9 “He will guard the feet of his faithful ones,

but the wicked shall be cut off in darkness,

for not by might shall a man prevail.

10 The adversaries of the LORD shall be broken to pieces;

against them he will thunder in heaven.

The LORD will judge the ends of the earth;

–       1 Sam 2:8c-10a

Verse 8 is using a poetic image of God setting the earth upon stilts to hold it up. It is an artistic way to reference God as the creator of this world. And as the Creator, God has all authority over His creation. And God uses this authority to judge the whole earth. In each of these three movements we have seen Hannah lift our eyes up to the transcendent nature of God: He is holy, He is sovereign, and He is the Creator with all authority to judge. But in each one we see that this high and holy God is not a distant, indifferent God. Rather, He is intimately involved in human affairs, and is actively committed to His people’s good. Here we are told that He guards the feet of His faithful ones and cuts the wicked off. The adversaries of the Lord shall be broken to pieces, like a clay pot smashed onto the ground.

Nestled in the middle of that is this sentence: “for not by might shall man prevail.” To the faithful wondering how they are going to persevere in their faith amidst opposition and their own weakness, remember: not by might shall man prevail. God is with you and will sustain you. 

To the wicked who think they have everyone deceived and are strong enough to resist God’s judgment: not by might shall man prevail. It doesn’t matter how good you are, how successful you are, how smart you are—God will judge you.

This is a helpful clarifier that demonstrates the timing of all of these reversals. The lowly are exalted and the exalted are brought low at times in history. But those times serves as appetizers and reminders of the final reckoning, when all balances will be brought to account: the Last Judgment. It is then that God ultimately and decisively completes the reversals described here.

The King

“…he will give strength to his king and exalt the horn of his anointed.” – 1 Sam 2:10b

This is where Hannah’s song has been going all along: the hope of a king, the anointed. And this song becomes a blueprint for the entire story of Samuel, whose centerpiece is King David. David is the lowly king from humble origins who shatters the bows of the mighty through His trust in God. David is the modest king who doesn’t presume to take the high place, but is plucked up from the dust to be installed in a place of honor. David is the weak king whose life is constantly under threat and who is preserved by God’s help. King Saul is the exact opposite of David—he trusts in his intuition and sense more than God’s, he cares deeply about what people think of him, he is vain, he is intensely jealous of anyone who appears to be a threat to his power, and he is willing to throw God aside if it is expedient. Even in his appearance, Saul is described as being a formidable presence, while David is but a child. But David has a heart for God while Saul doesn’t, so David becomes king. Paradoxically, the path to the literally the greatest station of honor and glory—the king’s throne!—comes through the path of lowliness, weakness, and need.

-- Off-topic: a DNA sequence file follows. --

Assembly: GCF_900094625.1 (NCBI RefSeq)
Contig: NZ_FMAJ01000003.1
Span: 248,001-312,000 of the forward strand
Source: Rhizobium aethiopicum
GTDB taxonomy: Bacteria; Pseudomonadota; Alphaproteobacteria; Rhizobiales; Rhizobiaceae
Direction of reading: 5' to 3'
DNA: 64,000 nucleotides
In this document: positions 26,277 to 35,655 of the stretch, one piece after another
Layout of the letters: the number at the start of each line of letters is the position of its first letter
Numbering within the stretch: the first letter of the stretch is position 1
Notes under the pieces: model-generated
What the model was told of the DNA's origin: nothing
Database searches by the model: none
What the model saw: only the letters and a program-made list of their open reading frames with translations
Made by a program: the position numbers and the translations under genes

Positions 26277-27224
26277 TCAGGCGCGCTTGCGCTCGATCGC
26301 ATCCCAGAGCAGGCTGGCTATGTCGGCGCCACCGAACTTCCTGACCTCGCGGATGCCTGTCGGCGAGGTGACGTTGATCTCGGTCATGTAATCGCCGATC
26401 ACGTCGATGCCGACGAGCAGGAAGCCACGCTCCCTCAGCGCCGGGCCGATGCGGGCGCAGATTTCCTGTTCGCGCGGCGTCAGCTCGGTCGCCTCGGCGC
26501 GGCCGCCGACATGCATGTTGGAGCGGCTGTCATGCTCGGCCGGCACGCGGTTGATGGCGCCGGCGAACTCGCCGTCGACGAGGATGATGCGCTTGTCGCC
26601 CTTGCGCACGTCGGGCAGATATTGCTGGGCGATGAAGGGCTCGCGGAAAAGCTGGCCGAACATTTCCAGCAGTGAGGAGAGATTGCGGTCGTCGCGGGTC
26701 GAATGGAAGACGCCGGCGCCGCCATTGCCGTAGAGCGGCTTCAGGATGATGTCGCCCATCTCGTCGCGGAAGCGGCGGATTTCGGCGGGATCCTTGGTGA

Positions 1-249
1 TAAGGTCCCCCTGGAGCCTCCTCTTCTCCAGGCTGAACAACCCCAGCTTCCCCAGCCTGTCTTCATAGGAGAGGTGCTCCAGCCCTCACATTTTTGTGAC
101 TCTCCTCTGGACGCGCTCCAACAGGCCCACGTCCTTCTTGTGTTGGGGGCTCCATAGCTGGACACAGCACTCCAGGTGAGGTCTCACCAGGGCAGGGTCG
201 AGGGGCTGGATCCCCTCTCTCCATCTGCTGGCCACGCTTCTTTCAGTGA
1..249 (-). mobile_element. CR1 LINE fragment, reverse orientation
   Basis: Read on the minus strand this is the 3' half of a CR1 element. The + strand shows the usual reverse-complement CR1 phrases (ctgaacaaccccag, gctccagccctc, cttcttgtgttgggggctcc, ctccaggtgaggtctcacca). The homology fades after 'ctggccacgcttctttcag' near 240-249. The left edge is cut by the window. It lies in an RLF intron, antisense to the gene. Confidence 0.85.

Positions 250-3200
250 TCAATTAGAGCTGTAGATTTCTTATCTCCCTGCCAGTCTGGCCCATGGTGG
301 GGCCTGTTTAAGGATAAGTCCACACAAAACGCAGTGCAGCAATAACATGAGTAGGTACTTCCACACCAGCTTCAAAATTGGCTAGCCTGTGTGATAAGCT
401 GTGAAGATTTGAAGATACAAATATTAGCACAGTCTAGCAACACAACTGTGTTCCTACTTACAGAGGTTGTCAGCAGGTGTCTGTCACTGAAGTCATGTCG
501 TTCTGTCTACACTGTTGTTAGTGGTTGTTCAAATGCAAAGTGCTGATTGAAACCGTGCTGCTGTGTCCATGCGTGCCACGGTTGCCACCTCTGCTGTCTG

Which, of course, makes us think of the ultimate King. The King that outshines David the way the Sun outshines the stars. Hannah prays that God will give strength to the king and “exalt the horn of his anointed.” The word for anointed in Hebrew is just the word messiah. The promised deliverer whom David would only prefigure like a shadow. There is good reason why young Mary chose Hannah’s song as the basis for her Magnificat. She knew that, like Hannah, God had taken a lowly nobody like her and was using her to bring about a child that would change history. But unlike Hannah, who only looked forward in hope to the Messiah, Mary would actually give birth to the Messiah.

How does Jesus have his horn exalted? How is head lifted up in victory and triumph? By the lowly path of service, even unto death on a cross. 

And His life now becomes a pattern for us: the cross before the crown. 

We can be honest—we don’t need to pretend we are something great when God has told us that He exalts and blesses the weak. We can confess our sins our freely and truly. 

We can be servants—we don’t need to despise places, acts, or callings that the world says are unimportant when Jesus has shown us that very model for true blessedness. True greatness is found in service.

We can be confident—we need not fear when wickedness seems to win the day when God has told us that He will reverse the flow of human history. The swamp of human depravity will be cleansed with the fresh spring water of the Kingdom.